- Communicated with parents regarding needs and concerns and reported events to my direct supervisor.
- Led arts and crafts projects and childhood appropriate games, while ensuring the safety and well-being of each camper. • Followed all camp rules and protocols.
CV skills example: Your best qualities
Every CV (which is what a resume is called outside the U.S. or Canada) should contain a list of the candidate’s special skills. Typically these are divided into “hard skills” — technical capabilities needed to do the job — and “soft skills,” which are people-oriented talents like communication skills, patience and a loving touch.
Hard skills for child care might include cooking, toilet training or safe driving. But be sure to convey more personal qualities to convince employers that you love children and work well with them. Below you’ll find the skills section from our adaptable resume example.
- Leadership Skills
- Ability to Multitask
- Communication Skills
- Knowledge of Child Development
- Strong Mathematical Skills
- Compassion and Care
- Clean Driving Record
Child care education section example: Your schooling
You don’t need a college degree to get a job in child care, and in fact you may be eligible for some jobs while still in high school. Whatever your educational attainment, list the schools you’ve gone to and degrees you’ve obtained in reverse chronological order.
If you had an exceptional GPA or other impressive academic achievements, you can mention them in a bullet list under each school. And if your work history is really thin but you did well in school, consider putting your education before your employment history. Check out the education section from our resume sample below.
Associate of Science in Education, Montclair State University, Montclair
September 2014 - August 2016
Resume design and layout
You want your resume to look as good as it reads, making a positive visual impression before anyone reads the first word. This means you need to pay attention to issues of design and layout, striving for an eye-pleasing page.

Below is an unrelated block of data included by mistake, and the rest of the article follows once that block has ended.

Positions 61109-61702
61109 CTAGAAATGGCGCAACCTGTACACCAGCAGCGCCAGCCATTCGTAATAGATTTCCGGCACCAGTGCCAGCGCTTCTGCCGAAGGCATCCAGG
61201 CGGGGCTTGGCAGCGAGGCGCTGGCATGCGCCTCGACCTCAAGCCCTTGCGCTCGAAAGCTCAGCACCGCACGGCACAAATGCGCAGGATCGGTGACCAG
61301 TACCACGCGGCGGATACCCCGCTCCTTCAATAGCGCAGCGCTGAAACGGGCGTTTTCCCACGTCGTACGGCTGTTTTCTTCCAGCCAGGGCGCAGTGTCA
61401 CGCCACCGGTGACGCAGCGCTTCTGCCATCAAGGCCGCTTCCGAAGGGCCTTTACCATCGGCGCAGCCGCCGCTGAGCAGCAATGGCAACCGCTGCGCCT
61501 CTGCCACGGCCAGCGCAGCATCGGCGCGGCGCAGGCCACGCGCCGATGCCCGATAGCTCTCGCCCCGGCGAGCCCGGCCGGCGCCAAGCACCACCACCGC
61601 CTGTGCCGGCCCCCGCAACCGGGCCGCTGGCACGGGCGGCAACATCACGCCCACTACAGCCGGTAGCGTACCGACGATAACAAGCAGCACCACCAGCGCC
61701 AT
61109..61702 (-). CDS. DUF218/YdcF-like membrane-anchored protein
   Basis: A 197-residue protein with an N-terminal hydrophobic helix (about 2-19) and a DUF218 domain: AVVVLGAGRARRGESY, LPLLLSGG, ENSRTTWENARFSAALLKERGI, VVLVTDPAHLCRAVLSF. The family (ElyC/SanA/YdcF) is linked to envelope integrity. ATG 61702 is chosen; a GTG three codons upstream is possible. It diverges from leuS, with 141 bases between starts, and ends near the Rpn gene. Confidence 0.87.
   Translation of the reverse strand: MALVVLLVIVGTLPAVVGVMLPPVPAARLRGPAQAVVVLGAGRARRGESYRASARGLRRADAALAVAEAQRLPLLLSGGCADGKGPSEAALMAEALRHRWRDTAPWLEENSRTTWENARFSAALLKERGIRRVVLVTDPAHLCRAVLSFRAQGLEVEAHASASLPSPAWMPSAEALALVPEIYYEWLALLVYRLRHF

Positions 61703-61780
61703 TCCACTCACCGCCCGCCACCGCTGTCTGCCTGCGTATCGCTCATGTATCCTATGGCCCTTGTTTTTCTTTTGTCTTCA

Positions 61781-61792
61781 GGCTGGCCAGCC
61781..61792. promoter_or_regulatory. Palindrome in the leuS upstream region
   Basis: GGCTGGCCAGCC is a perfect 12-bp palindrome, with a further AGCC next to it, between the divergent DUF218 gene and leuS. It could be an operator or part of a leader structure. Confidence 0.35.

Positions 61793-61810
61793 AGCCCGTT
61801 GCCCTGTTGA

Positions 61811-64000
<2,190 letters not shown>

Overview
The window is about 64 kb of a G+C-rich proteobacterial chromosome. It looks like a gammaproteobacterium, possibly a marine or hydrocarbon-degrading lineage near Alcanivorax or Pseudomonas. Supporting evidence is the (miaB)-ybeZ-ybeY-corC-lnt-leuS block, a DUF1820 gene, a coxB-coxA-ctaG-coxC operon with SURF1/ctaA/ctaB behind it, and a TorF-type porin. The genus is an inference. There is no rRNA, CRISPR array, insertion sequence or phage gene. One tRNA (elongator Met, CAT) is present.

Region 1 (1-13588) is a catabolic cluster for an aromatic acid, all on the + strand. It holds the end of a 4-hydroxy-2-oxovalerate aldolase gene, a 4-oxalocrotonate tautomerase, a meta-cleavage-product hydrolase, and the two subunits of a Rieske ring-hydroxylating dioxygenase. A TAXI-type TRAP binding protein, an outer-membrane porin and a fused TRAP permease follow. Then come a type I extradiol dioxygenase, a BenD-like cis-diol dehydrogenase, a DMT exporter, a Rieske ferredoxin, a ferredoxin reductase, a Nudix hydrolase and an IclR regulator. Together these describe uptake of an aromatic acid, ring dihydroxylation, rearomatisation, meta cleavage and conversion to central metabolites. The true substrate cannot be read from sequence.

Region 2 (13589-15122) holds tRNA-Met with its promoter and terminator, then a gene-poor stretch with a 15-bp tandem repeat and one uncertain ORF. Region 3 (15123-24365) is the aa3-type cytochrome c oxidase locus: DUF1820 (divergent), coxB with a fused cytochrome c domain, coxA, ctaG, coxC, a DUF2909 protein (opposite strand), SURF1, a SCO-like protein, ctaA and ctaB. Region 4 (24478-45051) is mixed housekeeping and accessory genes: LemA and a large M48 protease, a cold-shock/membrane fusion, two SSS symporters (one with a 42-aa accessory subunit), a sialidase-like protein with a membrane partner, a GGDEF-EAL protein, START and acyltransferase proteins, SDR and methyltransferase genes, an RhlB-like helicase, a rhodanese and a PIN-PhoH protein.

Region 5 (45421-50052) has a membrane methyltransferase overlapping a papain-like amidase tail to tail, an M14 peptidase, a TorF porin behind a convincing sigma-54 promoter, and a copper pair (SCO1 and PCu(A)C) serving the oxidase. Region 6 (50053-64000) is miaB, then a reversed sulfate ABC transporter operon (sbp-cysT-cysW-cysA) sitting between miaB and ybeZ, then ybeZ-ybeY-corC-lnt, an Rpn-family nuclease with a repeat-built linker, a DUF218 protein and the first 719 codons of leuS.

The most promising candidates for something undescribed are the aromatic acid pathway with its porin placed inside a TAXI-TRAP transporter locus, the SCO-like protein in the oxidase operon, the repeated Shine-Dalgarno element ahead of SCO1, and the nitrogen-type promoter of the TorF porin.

Use a professional, easy-to-read font in a size between 10 and 12 points. And while you do need to contain your resume to one page, do not be tempted to cram a resume that’s too long onto one page by using a tiny font size.
Include a one-inch margin on the top, bottom, left and right. Text should be aligned left, not justified from margin to margin. And you want to strive for balance, distributing elements evenly on the page – for example, you don’t want a bunch of text at the top and nothing at the bottom, nor do you want most of the text to be on the left with gaping holes on the right.
Include a judicious amount of white space that contains nothing at all. This gives the eye and the brain a break, and makes for a lighter, more approachable look.
If you don’t have time to fuss with word processors and graphic design software, a professionally-designed resume template can make it easy to achieve that perfect balance of attractiveness and functionality in your layout.
- A child care resume should convey a strong sense that you are responsible, patient and empathetic in dealing with children.
- Make your resume one page only, with a header, summary, work history, education and skills.
- Since child care jobs differ, be prepared to tailor your resume for different employers, listing the qualifications each one is seeking.
- Looks matter, so be sure you’ve used a layout and design that creates an eye-pleasing presentation – our child care resume sample can get you started.
Good luck in finding the child care job that’s right for you!